Joy Ride Turbo Review (Xbox 360)
The people at BigPark released Kinect Joy Ride to little fanfare back at the November 2010 launch of the Kinect hardware. That title had a bit of fun to be had, but ultimately the Kinect interface hindered the actual act of racing. Maybe Microsoft realized this and now is just letting BigPark release a game without the contrivance of Kinect. I think Joy Ride Turbo is for the better in not having to carry all of that baggage. While it isn't the most original arcade racer out there by any means, what is here is a totally serviceable and fun drift-and-boost racing game.
The setup for the racing is fairly familiar, with the triggers handling acceleration and braking and with the left stick steering. There's a lot of drifting in Joy Ride Turbo, and you can swerve around corners to build up your boost meter, which is bigger or smaller depending on what type of car you pick. Trucks and the like will usually have a bigger boost meter and toughness, but they lack in acceleration. Muscle cars can fly out of the gate faster, but they'll lose out on top speed. Sports cars provide great top speed, but they sacrifice some boost in order to do so.
Whatever car you choose, everything on the track manages to feel pretty good. The action is fast and loose, with drifting happening naturally and fluidly as you tear around corners. Rarely do you need to hit the brakes, as the pace of most races really emphasizes constant motion and no hesitation. When the game just uses tracks that are meant for purely speed and drifting, it only somewhat hits the mark. I think the “battle race” courses provide far more entertaining sessions, as you have access to power-ups that are pretty much right out of Mario Kart or Blur. None of these are all that original — which is too bad, because the game could've innovated in this way — but you'll have access to all forms of destruction, distraction and defense, with rockets, shields, boosts, decoy item boxes and freeze traps.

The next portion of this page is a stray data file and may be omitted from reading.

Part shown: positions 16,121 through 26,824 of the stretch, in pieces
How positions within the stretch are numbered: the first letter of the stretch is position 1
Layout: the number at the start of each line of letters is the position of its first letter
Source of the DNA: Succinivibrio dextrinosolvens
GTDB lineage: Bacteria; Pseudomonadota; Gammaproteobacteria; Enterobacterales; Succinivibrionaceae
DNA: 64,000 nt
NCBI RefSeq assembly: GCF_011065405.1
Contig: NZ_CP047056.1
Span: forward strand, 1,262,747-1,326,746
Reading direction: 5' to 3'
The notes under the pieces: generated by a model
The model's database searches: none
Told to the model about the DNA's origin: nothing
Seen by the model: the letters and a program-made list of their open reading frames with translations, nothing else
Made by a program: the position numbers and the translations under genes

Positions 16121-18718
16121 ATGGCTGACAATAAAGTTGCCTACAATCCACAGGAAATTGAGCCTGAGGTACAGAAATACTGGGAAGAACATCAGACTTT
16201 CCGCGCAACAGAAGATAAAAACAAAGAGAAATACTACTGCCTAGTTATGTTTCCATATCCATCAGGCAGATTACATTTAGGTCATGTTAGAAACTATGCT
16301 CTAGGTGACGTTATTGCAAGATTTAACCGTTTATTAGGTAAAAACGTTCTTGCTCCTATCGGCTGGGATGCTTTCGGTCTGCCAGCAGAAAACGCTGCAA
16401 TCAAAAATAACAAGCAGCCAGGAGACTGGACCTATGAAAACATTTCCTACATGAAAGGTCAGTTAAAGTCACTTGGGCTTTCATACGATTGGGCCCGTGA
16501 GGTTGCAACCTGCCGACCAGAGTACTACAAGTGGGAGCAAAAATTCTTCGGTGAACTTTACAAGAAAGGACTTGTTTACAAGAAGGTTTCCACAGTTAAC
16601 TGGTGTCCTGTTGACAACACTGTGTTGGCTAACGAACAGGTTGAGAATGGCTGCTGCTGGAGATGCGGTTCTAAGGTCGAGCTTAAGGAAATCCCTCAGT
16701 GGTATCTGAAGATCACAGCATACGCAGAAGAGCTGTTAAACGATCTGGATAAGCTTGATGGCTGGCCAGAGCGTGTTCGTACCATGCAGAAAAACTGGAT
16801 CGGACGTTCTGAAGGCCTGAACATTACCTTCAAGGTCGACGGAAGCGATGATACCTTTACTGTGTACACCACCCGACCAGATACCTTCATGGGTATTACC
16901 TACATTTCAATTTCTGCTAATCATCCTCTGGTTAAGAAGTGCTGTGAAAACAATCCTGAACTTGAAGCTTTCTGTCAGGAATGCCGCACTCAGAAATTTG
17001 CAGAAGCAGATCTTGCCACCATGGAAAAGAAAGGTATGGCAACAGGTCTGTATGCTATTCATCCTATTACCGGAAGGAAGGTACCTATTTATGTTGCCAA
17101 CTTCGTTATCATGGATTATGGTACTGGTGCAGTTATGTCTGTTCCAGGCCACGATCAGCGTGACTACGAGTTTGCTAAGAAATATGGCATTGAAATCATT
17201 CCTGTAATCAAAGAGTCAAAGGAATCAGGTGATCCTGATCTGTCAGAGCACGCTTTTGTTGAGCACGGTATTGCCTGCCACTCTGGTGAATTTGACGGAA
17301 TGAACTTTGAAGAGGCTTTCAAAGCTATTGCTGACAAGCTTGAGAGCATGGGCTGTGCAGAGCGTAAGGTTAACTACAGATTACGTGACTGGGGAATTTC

I'd say the selection of cars and courses is fine, but it would've been nice to have more cars at the outset. There's a fairly neat unlock structure that makes you hunt down car parts that are hidden in various shortcuts and secret paths on the tracks (finding them unlocks more cars), but having the game only start you with one of each car type is kind of annoying.
Everything is colorful and splashy in Joy Ride Turbo, including your avatar jumping around in the front seat of the car. It's fun seeing your character throw up the peace sign as he fires a heat-seeking mine out the back of his sports car, and the effect of ice melting off your car from a freeze trap looks pretty snazzy. The courses all look good, visually speaking, but there isn't a whole lot of wild variety in the types of places you'll visit. There's probably something to be said for not going too crazy in these games with the course design, as a player has to be able to see visual cues for when to turn, etc., but I think there was latitude to get a bit wackier with where the races take place.
The music keeps things jaunty and bouncy, with the appropriate amount of twang and synth for certain canyon tracks and some more specific driving beats on some of the speed-based courses. The effects of powers-ups and collectibles all crash with impact as well, but it would've been nice to have some more personality in the drivers. Since your avatar is your racer by default, it would've been cool to see some colorful characters shouting at you from the other AI cars.